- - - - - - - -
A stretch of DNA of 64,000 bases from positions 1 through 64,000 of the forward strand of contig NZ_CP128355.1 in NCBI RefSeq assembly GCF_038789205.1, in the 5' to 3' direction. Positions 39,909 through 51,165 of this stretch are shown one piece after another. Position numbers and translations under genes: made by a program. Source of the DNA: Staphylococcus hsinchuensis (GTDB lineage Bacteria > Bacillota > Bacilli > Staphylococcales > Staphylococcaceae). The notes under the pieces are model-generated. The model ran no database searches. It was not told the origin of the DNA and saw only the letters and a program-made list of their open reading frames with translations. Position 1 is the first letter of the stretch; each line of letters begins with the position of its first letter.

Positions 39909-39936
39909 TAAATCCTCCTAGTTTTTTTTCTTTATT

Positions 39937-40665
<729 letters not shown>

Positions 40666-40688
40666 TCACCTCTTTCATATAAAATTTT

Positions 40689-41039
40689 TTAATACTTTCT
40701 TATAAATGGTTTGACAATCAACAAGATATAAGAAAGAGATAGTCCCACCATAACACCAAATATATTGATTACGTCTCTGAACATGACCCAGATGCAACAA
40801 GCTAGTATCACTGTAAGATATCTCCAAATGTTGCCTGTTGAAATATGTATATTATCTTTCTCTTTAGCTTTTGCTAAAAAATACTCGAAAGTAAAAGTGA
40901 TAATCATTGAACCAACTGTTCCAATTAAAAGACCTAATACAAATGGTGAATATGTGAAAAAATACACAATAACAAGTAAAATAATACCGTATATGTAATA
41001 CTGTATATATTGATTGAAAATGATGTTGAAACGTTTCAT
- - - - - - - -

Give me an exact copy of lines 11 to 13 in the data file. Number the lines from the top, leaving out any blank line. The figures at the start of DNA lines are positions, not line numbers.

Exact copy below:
40801 GCTAGTATCACTGTAAGATATCTCCAAATGTTGCCTGTTGAAATATGTATATTATCTTTCTCTTTAGCTTTTGCTAAAAAATACTCGAAAGTAAAAGTGA
40901 TAATCATTGAACCAACTGTTCCAATTAAAAGACCTAATACAAATGGTGAATATGTGAAAAAATACACAATAACAAGTAAAATAATACCGTATATGTAATA
41001 CTGTATATATTGATTGAAAATGATGTTGAAACGTTTCAT